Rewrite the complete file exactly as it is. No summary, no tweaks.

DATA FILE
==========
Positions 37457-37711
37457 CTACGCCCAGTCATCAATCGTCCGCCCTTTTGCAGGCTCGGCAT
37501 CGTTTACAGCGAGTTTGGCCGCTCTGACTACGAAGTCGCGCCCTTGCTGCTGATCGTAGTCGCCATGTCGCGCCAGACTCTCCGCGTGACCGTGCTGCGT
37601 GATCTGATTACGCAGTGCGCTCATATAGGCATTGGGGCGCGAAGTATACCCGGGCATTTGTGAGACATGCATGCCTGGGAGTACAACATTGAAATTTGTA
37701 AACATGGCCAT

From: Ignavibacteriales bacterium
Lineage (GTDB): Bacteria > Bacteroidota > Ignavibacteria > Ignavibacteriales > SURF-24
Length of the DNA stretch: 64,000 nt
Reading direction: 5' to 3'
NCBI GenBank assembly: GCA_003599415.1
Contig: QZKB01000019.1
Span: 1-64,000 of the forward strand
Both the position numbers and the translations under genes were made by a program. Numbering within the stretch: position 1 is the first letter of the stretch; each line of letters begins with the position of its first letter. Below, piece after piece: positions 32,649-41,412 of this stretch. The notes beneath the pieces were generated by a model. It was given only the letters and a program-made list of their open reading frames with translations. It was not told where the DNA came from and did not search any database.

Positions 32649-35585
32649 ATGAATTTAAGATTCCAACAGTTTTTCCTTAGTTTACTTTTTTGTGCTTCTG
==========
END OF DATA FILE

Positions 37457-37711
37457 CTACGCCCAGTCATCAATCGTCCGCCCTTTTGCAGGCTCGGCAT
37501 CGTTTACAGCGAGTTTGGCCGCTCTGACTACGAAGTCGCGCCCTTGCTGCTGATCGTAGTCGCCATGTCGCGCCAGACTCTCCGCGTGACCGTGCTGCGT
37601 GATCTGATTACGCAGTGCGCTCATATAGGCATTGGGGCGCGAAGTATACCCGGGCATTTGTGAGACATGCATGCCTGGGAGTACAACATTGAAATTTGTA
37701 AACATGGCCAT

From: Ignavibacteriales bacterium
Lineage (GTDB): Bacteria > Bacteroidota > Ignavibacteria > Ignavibacteriales > SURF-24
Length of the DNA stretch: 64,000 nt
Reading direction: 5' to 3'
NCBI GenBank assembly: GCA_003599415.1
Contig: QZKB01000019.1
Span: 1-64,000 of the forward strand
Both the position numbers and the translations under genes were made by a program. Numbering within the stretch: position 1 is the first letter of the stretch; each line of letters begins with the position of its first letter. Below, piece after piece: positions 32,649-41,412 of this stretch. The notes beneath the pieces were generated by a model. It was given only the letters and a program-made list of their open reading frames with translations. It was not told where the DNA came from and did not search any database.

Positions 32649-35585
32649 ATGAATTTAAGATTCCAACAGTTTTTCCTTAGTTTACTTTTTTGTGCTTCTG